Turner Prize 2014: Artist profiles
Dying statues, printmaking workshops, knotting narratives and sandpapered Mapplethorpes – as contemporary art's biggest exhibition opens in London, we profile the four artists vying for the prize.
Glasgow's illustrious history in the Turner Prize continues in 2014 – Dublin-born video artist Duncan Campbell is the first of three shortlisted artists educated at the city's esteemed School of Art. Campbell uses archival footage interspersed with newly filmed material to construct documentary-like films, often building profiles of public figures with a connection to Northern Ireland's history.
His celebrated 2008 video piece Bernadette presented the tangled story of the Irish political activist Bernadette Devlin, mingling archive footage with invented materials to expose the fictions inherent in the documentary form. In 'It For Others', the 2013 work that earned Campbell his nomination, the 1953 film Les Statues Meurent Aussi (Statues Also Die) becomes the basis for a visual examining cultural imperialism and commodity, drawing parallels between the death of statues and the commercialisation of African art.
Throughout October and November of 2013, the unassuming exterior of north-west London's Showroom gallery was home to something unexpected: a fully functional printmaking studio, a hive of activity visited by a constant circulation of community groups, artists and designers. At the heart of the work stands Ciara Phillips, an Ottowan artist and Glasgow School of Art Lecturer whose work teases out every niche and intricacy of the art of printmaking, from exploring the impact of its demands on time and space to its links to socio-political activism.
Taking inspiration from pioneering artist Corita Kent, Phillips made her name working with socially active groups including Glasgow's Artlink Central and Justice for Domestic Workers in London, creating art that occupies the 'margins' of social discourse. Workshop (2010–ongoing), the installation that earned Phillips a spot on the shortlist, transformed the London gallery into a centre of investigation and debate among artists and the local community.
In the confines of a Japanese custom office, a civil servant sits hunched over a pile of books by western artists from Robert Mapplethorpe to Man Ray, diligently erasing any exposed genitals with a swift scrub from a sheet of sandpaper. In the spring of 2012 while performing research at a Tokyo library, Welsh artist James Richards discovered the hastily censored monographs – the results of a local law forbidding any library from keeping books containing arousing images – and began work on incorporating them into a video piece.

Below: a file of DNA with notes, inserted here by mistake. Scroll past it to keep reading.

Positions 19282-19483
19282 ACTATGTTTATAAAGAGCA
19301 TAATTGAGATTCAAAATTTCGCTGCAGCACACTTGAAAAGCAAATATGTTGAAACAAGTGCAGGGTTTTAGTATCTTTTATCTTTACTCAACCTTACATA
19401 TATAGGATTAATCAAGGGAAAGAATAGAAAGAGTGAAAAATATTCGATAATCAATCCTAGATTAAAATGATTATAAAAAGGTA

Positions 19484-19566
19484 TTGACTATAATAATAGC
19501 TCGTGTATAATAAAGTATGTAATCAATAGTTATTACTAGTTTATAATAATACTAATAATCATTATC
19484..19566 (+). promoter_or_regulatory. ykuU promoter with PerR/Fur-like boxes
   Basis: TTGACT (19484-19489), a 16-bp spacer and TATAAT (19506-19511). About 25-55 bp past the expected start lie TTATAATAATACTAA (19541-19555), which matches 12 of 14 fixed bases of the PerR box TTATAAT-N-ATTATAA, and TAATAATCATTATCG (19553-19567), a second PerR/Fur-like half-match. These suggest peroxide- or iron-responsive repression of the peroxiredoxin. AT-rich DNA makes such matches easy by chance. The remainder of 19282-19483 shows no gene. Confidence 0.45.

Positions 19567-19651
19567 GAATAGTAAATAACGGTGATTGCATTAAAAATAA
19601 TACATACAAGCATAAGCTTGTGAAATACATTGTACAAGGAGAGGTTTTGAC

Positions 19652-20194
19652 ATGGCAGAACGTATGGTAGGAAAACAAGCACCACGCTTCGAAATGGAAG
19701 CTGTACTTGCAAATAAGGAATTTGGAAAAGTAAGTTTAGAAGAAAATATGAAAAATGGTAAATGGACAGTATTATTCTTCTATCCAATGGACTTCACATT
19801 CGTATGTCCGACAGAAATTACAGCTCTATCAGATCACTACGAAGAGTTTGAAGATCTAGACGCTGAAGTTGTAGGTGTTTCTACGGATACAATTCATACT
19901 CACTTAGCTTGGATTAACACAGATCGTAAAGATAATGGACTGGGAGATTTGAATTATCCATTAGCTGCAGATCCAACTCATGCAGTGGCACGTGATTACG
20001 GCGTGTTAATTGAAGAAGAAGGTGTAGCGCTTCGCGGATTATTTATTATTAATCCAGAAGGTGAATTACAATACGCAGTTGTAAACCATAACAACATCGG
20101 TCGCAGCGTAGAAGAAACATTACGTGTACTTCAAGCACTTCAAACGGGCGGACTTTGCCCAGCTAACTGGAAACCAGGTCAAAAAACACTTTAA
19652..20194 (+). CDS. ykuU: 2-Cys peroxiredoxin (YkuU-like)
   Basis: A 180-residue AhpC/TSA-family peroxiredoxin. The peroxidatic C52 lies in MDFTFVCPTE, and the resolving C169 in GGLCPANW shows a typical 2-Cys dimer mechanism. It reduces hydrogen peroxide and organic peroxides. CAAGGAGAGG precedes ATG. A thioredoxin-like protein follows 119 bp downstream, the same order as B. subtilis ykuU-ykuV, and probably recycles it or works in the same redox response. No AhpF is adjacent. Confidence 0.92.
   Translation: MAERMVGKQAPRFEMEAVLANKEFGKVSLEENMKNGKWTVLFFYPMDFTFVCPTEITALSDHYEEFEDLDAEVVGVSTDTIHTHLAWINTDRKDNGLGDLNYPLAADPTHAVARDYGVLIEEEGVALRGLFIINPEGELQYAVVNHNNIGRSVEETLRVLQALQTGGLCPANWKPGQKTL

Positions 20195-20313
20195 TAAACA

Richards creates 'non-narrative' videos, weaving together images and clips with a lyrical sense of harmony more similar to musical composition than traditional cinema, pulling together lo-fi footage and unloved cassettes, returning again and again to favourite clips to create his poetic installations. In his Turner-shortlisted work Rosebud, Richards pieces together the Japanese library's censored images into a black and white video, cutting between the movement of sandpaper over paper stock and the movement of water over tarmac, or a flower rubbed over a boy's skin – creating contrasts with a light touch, while gently suggesting the futility of censorship.
Two overhead projectors are lined up in parallel, projecting their images of urban Berlin side-by-side against the wall of a darkened room. Speakers at each side of the room pipe a soft British voice, hesitantly narrating a personal history of Berlin from the perspective of a family's experiences – occasionally interrupted by a stereo mechanical 'thunk' as the projectors change slides in unison. The story loops back on itself, repeating and contradicting, building a narrative that grows clear even as it ties itself in knots.
Essex-born Tris Vonna-Michell's works sit somewhere between installations and social word performances. Stood in the makeshift surroundings of his installations, he delivers spoken monologues that hop and skip across narratives, subjects and history, from his 2006 work Finding Chopin: In Search of the Holy Quail to Postscript II (Berline), the exhibition in Brussells that earned Vonna-Michell his nomination for the Turner Prize 2014 – like Campbell and Phillips, Vonna-Michell was educated at the Glasgow School of Art, making a fourth Turner win in six years a strong possibility for Scotland's largest city.